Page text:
Help Understanding your Medical Record

As your GP Practice, we are providing you with prospective online access to your medical record from 1st December 2023.

The easiest way to get access is to create an NHS login through the NHS app. Although you can also access your GP records via the internet on a computer. If you use the NHS app, you will have to set up an account using a unique email address and then authenticate yourself to the NHS system to prove you are who you say you are. This will involve confirming your name, date of birth and contact details. The NHS login has several levels of authentication and to gain access to your record, you will need the highest level of authentication.

It will be your responsibility to keep your login details and password safe and secure. If you know or suspect that your record has been accessed by someone that you have not agreed should see it, then you should change your password immediately.

If you print out any information from your record, it is also your responsibility to keep this secure.

If you do not wish to have access to your medical record, please let us know either in writing or respond to the text message you will have received.

Please remember our Clinicians only have on average 10 minutes to consult with you. This includes reading any documents, the actual consultation, writing their notes, and giving you any advice, treatments or referrals required.

It is impossible for them to document everything that has been said to you, instead they will write the points that they feel are important to them or the next clinician, often using short-hand and abbreviations.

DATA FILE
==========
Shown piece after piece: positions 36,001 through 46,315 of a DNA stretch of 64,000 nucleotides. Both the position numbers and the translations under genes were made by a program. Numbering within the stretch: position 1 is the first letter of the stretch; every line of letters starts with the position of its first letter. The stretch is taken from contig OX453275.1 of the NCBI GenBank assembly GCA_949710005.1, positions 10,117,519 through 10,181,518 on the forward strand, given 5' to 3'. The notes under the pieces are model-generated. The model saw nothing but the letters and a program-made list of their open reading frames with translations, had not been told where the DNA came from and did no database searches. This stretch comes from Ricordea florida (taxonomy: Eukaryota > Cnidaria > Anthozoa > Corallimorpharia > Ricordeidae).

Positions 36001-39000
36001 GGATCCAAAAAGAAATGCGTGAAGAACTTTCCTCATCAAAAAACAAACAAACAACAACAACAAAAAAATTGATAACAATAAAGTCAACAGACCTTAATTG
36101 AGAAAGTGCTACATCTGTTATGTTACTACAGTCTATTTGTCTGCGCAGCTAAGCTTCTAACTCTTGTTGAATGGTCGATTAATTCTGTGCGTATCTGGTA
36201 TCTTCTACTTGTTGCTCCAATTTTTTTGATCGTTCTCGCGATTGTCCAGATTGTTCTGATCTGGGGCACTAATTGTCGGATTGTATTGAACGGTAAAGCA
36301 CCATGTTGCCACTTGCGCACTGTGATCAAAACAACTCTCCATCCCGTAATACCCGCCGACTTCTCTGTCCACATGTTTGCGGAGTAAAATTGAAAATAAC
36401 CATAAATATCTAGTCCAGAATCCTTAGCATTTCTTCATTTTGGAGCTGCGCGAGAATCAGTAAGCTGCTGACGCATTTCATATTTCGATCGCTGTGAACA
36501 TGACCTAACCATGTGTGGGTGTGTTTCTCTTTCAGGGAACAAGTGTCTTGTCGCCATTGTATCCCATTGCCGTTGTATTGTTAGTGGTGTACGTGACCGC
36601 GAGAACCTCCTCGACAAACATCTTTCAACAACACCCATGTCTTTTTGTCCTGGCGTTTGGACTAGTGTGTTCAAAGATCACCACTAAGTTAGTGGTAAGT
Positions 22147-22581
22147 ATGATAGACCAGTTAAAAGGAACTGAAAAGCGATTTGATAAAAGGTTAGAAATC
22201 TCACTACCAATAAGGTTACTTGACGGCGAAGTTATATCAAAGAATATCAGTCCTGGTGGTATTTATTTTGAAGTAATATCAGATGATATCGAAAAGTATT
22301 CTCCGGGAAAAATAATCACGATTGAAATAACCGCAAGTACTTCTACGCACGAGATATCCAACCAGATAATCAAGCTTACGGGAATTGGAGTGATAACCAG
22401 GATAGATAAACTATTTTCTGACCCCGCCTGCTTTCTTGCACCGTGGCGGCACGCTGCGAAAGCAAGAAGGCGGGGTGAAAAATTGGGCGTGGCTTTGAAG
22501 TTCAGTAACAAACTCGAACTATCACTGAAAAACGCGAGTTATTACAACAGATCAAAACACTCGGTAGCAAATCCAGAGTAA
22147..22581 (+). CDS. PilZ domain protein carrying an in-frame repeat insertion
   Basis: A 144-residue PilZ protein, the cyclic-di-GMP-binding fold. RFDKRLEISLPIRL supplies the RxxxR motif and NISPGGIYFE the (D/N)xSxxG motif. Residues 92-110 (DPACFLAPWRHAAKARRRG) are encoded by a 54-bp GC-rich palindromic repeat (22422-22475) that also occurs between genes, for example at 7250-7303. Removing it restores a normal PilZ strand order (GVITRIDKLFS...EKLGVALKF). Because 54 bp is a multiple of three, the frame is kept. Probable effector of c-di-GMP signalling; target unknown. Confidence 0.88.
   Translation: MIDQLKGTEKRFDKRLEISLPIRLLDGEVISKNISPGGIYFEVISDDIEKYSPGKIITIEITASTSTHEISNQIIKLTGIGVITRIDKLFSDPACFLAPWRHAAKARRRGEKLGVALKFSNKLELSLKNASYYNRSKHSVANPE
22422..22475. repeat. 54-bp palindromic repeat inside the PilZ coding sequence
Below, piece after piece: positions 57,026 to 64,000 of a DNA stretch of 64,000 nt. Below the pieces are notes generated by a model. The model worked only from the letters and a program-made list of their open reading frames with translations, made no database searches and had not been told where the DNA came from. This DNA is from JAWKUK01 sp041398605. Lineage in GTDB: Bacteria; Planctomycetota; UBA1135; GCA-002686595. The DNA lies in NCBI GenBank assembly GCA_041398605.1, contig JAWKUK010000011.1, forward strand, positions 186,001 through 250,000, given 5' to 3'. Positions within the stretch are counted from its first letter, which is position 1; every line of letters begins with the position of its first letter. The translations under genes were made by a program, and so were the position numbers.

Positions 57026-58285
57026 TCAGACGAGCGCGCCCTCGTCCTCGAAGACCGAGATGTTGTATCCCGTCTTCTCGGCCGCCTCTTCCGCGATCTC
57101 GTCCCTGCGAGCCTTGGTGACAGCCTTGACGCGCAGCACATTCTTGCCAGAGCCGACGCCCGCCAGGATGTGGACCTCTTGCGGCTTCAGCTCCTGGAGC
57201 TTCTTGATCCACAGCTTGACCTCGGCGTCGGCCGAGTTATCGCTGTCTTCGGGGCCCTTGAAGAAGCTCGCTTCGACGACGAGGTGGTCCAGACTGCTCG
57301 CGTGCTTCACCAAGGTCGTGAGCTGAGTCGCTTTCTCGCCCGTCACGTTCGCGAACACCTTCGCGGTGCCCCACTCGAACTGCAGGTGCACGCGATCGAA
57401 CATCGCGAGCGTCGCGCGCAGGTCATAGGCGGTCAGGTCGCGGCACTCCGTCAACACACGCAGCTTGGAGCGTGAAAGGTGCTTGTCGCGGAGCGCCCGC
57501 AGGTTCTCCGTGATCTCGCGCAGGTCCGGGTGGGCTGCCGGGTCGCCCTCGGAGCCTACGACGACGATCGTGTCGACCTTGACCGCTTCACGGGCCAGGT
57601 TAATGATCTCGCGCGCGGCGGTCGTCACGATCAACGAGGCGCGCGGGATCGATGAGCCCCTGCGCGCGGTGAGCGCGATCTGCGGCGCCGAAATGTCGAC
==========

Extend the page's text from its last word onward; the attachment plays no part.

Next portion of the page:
Medical records are a record of events and information for clinical staff and not a word for word account of what may have taken place for your own reference. They may contain professional opinion or ideas that you may not necessarily agree with.

Most medical records contain “clinical codes”. They may not match exactly your problem or may be in medical jargon. These are required and are common terms and problems that make linking and searching records easy. For example, “earache” automatically gets saved by the computer system as “otalgia”.

There is not enough capacity and time in General Practice to explain your notes to you. It is also not an NHS duty for this to be done.

If you have any major or serious concerns regarding your notes, please get in touch with the practice in writing.

Please be aware that your record may contain sensitive information. The Practice has the right to remove online access to services for anyone they feel it could harm or be put at risk.